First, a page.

My general issue with young adult (YA) romance films stems from them typically meshing a coming-of-age storyline with some fantastical premise to make the plot more interesting. I’d rather they pick just one of the two and commit to it.
In the coming-of-age camp, I love Lady Bird, The Fault in Our Stars, and Perks of Being a Wallflower. As for the sci-fi premise, in this particular case, I love Groundhog Day, Edge of Tomorrow, and the most recent Palm Springs.
The Map of Tiny Perfect Things resembles its title very well. It’s a collection of the moments that work in all those films I named and tries to make a convincing romance out of it. Did it succeed? Well, yes, but it took a while to get there.
The Conventional First Half, with Some Problematic Storytelling
I found the first half of this film to be extremely conventional. As it begins, Mark (Kyle Allen) is already inside the time loop and waking up for the nth time. He’s already fluent with the timing of every single little detail in his day. Then one day Margaret (Kathryn Newton) comes along and breaks one of his routines, revealing that she too is inside the loop, doing her own thing. The two get to know one another and… this is where the film really goes through the motions.
They hang out, do fun stuff, chat a bit about their outlooks on life, and they hang out some more. Every day, they do something different, and you’re wondering just where the story is heading. Pretty soon, it’s clear that the story just doesn’t have a conflict or clash of motivation between its two leads until about forty minutes in. It also doesn’t help when the film doesn’t visually stand out. It’s often shot and framed like a Lifetime movie; the one exception is a well-choreographed scene near the midpoint that’s shot in one take.
With both Mark and Margaret already used to their day in the time loop, there’s no place for reactions or urgencies or motivation to break out that we can get on board with. Instead, we just hang out with them and trust that the story is indeed leading to something. Thankfully, it does.
In the meantime, though, the writing does dive into some problematic territories. Mark’s sister (Cleo Fraser) suddenly becomes a more important character by dropping significant plot points out of nowhere. But the most eyebrow-raising one is Mark having a best Black friend (Jermaine Harris) to consult expository dialogue with from start to finish. Yes, that’s his only role in the film, and if my memory serves me well, the script takes an awfully long time to finally tell us that yes, he does in fact have a name – it’s Henry.
Then It Becomes Interesting and Emotionally Rewarding
And then the film starts to get better – actually much better. A couple of turning points later, the messages and themes of the film start to reveal themselves, and suddenly it all got way more interesting. One particular moment involving a soccer game made me audibly exclaim, “Hey that’s actually kinda neat.”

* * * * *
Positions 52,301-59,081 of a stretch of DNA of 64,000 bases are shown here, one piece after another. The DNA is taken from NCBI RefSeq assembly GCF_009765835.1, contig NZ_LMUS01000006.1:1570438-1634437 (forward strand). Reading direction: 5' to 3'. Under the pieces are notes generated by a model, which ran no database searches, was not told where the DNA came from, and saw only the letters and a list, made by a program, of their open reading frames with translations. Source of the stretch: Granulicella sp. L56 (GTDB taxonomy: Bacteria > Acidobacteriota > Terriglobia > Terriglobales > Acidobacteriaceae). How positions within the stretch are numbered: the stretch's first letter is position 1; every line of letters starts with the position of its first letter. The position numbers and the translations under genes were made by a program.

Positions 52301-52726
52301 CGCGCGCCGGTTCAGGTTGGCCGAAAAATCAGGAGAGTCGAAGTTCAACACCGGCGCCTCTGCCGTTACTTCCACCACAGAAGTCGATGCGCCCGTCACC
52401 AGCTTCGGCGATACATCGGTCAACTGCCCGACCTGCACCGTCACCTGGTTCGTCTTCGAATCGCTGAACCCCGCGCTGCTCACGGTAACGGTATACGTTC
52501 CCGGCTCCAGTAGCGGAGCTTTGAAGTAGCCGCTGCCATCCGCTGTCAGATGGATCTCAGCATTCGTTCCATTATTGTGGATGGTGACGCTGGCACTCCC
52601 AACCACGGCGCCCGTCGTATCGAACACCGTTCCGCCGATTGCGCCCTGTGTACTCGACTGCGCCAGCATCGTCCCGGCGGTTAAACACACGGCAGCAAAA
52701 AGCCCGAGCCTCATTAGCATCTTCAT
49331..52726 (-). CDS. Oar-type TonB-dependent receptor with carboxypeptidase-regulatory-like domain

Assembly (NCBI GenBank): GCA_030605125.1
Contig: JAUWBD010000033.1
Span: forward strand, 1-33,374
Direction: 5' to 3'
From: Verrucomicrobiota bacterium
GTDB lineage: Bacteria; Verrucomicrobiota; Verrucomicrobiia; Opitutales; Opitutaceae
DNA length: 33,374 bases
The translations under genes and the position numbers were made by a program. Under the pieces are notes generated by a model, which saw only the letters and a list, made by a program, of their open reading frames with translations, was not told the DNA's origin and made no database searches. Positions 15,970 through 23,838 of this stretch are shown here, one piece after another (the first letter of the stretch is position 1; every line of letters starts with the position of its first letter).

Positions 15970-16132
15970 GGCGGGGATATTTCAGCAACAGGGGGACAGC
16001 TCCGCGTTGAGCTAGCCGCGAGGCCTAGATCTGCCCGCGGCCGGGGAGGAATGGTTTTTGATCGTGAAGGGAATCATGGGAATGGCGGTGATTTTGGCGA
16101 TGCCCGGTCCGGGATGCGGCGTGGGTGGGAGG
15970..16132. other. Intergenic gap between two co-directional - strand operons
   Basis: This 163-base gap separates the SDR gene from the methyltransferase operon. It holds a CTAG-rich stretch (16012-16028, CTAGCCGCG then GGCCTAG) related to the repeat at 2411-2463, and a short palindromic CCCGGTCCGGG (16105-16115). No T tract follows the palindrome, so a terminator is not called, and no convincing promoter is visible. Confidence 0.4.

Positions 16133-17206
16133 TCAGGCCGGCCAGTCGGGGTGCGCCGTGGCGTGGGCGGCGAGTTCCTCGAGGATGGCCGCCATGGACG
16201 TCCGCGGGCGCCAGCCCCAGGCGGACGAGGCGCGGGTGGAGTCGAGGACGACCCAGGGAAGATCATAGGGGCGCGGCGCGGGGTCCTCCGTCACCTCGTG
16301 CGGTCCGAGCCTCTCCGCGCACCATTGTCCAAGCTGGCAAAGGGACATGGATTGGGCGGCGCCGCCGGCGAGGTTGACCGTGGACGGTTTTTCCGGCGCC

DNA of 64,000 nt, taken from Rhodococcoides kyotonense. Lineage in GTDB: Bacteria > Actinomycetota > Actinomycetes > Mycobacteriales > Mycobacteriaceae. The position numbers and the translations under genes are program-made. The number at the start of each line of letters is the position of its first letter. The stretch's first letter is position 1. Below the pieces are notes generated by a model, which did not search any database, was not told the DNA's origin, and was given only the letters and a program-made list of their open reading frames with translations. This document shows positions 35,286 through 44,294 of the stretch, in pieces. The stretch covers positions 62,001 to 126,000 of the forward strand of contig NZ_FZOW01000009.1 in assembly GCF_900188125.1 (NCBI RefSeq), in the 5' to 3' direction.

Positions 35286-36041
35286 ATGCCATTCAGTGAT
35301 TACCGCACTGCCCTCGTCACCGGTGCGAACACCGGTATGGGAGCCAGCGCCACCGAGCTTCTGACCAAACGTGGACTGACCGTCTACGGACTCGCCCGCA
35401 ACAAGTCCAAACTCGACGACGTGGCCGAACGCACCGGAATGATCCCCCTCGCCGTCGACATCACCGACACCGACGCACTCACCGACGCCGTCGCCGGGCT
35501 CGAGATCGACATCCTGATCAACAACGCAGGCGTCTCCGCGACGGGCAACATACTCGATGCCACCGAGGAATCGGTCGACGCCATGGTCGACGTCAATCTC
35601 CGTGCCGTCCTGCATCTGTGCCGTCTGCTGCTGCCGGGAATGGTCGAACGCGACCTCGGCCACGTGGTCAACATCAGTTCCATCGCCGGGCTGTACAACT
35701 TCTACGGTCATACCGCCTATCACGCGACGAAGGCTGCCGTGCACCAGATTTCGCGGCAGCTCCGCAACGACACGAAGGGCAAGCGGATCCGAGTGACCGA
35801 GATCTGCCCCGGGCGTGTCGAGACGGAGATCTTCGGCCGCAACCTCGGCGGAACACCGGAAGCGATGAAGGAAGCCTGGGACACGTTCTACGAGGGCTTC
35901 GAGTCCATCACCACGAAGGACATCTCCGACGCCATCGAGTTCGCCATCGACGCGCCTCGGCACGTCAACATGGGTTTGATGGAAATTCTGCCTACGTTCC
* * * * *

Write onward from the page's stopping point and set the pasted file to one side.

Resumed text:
The script even goes so far as to shift protagonists for a good portion of its third act. Sure, the overall story structure becomes a bit wonky that way, but it’s a necessary decision to help fill in all the missing colors to our picture. The end result is we get a fantastic performance from Newton, and together with Allen, their chemistry holds the film together.
Meanwhile, the young audience has a plethora of healthy life lessons to take home after this. Cherish the little things in life because everything is temporary. Live in the present and be brave to take on the next day. Despite losing time bit by bit each day, we will gain so much wisdom and knowledge if we live for other people in addition to ourselves.
At the end of the day, every YA romance movie is made to make you root for its lead couple to get together, but The Map of Tiny Perfect Things managed to use its time loop premise to give us a little bit more than that. Not only was I happy that Mark and Margaret got together, but I was delighted to see that they are now stronger and braver people because they’re not alone.
The Map of Tiny Perfect Things: Despite the Tropes, It Still Works
This pattern of time loop movies proves one thing: we tend to enjoy the same premise over and over again. Add horror and mystery to it and you get The Final Girls, Happy Death Day, and Russian Doll. Add sci-fi action and you get Edge of Tomorrow and Source Code.
At the end of the day, even though The Map of Tiny Perfect Things borrows a lot of these tropes, the reality is this film targets a different demographic, and it’s okay for all these films with the same premise to exist. It’s also perfectly okay to enjoy all of them for their own respective reasons.
Despite its conventional, problematic, and at-times tedious first half, the story eventually finds its footing halfway through and delivers something new and emotionally rewarding. Its heart is in the right place. The themes and performances make The Map of Tiny Perfect Things a good enough movie for me to recommend, especially if you’re a young viewer or a viewer young at heart.
Did you see The Map of Tiny Perfect Things? What did you think of the film? Share below!
The Map of Tiny Perfect Things will be released worldwide on Amazon Prime Video on February 12, 2021.
Watch The Map of Tiny Perfect Things
Does content like this matter to you?
Become a Member and support film journalism. Unlock access to all of Film Inquiry`s great articles. Join a community of like-minded readers who are passionate about cinema – get access to our private members Network, give back to independent filmmakers, and more.